CAA Decision Shows Why Conference Realignment is More Complex Than You ThinkPosted by EJacoby on June 20th, 2012
With a number of schools changing conference affiliation every six months or so, conference realignment remains a dominant factor in the college basketball landscape. Will the Big East soon lose its distinction as the most consistently good hoops league to the ACC? Perhaps so, given that three of the league’s premier teams – West Virginia, Syracuse, and Pittsburgh – will have departed for new conferences after next year, the latter two headed south to the ACC. It begs the question why some schools even consider sticking with their current leagues if they have offers on the table to join a more flourishing conference or – for the mid-majors of the world – the Atlantic 10. But Tuesday’s news that the CAA will disallow departing schools Georgia State and Old Dominion from competing for a conference championship next season sheds some light on the drawbacks of bolting for greener pastures. Not only will these two schools be forced to pay a hefty exit fee of $250,000, but both must wait out a lame duck season in their current leagues without a chance to play for a conference championship. This is especially detrimental to the Monarchs, a team which finished fourth in the CAA last season and should have another good team next year. ODU essentially will waste a year of basketball competition that could significantly affect player focus and development and potentially result in transfers from young players who don’t want to wait two or three seasons for its transition to Conference USA to run smoothly.
As we mentioned earlier in today’s Morning Five, it’s been surprising that other conferences haven’t imposed similar restrictions on departing schools. How crazy would it be if Syracuse and Pittsburgh were unable to compete in the Big East Tournament next season? The CAA has a long-standing rule that migrating schools are not allowed to compete in their postseason tournament, and conference commissioner Tom Yeager says that the universities fully understood the punishments when they decided to bolt. “The conference bylaws were well understood and evaluated when the institutions made their decision to withdraw from the conference,” he said. “We desire to have those institutions that are fully invested in the continued prosperity of the conference represent the conference as its champion.” So now, unless ODU puts together one of the 37 most impressive at-large resumes in hoops next season (highly unlikely), the Monarchs won’t have a realistic shot at the Big Dance despite a flourishing young roster. This puts in perspective how fortunate VCU is to have received immediate acceptance into the Atlantic 10. The Rams won one, and nearly two, games in the NCAA Tournament last season after winning the CAA Tournament (firmly on the bubble at the time). Shaka Smart’s team likely would not have qualified for the Big Dance had it not have played so well to win the league tourney.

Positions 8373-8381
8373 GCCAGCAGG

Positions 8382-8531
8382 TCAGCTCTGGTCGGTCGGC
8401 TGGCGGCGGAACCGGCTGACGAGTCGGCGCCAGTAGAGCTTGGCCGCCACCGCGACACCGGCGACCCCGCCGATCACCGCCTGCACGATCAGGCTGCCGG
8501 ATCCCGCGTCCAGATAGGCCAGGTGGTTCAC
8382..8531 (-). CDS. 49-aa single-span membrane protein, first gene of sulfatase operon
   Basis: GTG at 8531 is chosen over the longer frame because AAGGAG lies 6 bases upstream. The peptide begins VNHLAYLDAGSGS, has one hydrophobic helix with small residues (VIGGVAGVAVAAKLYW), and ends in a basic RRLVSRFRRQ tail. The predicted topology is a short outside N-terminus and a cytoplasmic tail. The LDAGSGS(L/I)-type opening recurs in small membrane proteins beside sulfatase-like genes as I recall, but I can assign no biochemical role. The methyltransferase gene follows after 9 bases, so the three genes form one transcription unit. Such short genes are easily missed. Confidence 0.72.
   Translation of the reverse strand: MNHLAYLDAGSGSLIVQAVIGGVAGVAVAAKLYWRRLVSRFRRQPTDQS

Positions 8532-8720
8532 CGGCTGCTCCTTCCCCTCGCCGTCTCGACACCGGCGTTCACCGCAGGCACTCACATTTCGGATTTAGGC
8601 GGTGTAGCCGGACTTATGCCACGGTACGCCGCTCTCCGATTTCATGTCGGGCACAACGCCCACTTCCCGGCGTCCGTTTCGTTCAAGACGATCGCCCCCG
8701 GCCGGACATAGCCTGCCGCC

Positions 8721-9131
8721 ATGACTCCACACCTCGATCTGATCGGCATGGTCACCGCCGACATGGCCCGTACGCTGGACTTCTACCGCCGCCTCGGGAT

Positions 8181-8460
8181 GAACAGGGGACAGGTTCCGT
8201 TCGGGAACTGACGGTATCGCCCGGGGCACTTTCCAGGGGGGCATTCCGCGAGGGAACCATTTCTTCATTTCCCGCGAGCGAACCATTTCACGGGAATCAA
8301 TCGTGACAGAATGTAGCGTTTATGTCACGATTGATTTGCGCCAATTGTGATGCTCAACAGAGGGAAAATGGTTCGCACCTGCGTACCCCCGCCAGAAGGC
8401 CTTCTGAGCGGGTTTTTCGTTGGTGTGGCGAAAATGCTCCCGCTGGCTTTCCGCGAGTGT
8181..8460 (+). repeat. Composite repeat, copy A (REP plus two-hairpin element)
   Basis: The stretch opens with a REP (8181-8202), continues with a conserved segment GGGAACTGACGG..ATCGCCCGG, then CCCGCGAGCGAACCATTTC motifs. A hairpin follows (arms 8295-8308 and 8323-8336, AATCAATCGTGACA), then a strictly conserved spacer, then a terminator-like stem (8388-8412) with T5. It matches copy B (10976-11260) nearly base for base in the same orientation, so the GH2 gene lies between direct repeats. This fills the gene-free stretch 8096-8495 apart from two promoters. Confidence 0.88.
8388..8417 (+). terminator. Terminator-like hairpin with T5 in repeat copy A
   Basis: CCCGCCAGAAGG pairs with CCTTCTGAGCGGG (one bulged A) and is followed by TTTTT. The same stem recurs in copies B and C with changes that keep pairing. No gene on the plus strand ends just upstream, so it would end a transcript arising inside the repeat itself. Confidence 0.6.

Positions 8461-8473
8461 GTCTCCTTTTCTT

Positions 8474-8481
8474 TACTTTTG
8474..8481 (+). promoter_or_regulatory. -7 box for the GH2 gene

The CAA’s ruling gives insight into why changing conferences is such a complicated decision for university administrators. Two weeks ago we highlighted a study that claims conference realignment returns academic benefits for departing schools, providing stronger evidence as to why universities desire to switch leagues in most cases. But looking at Georgia State and Old Dominion, we start to see that the cons add up nearly as quickly as the pros. In the CAA’s case, the league doesn’t look particularly bad from a PR standpoint by upholding its postseason bans, as most observers feel the disappointment of major programs leaving the conference. It’s only surprising that other conferences don’t impose even stronger punishments for departing teams, accepting perhaps some temporary PR backlash for potential long term gain if it can deter other schools from leaving in the future. At this point, anything’s possible with conference realignment – the dark cloud that perpetually hangs over college sports in the modern era.
Evan Jacoby is a regular contributor for RTC. You can find him @evanjacoby on Twitter.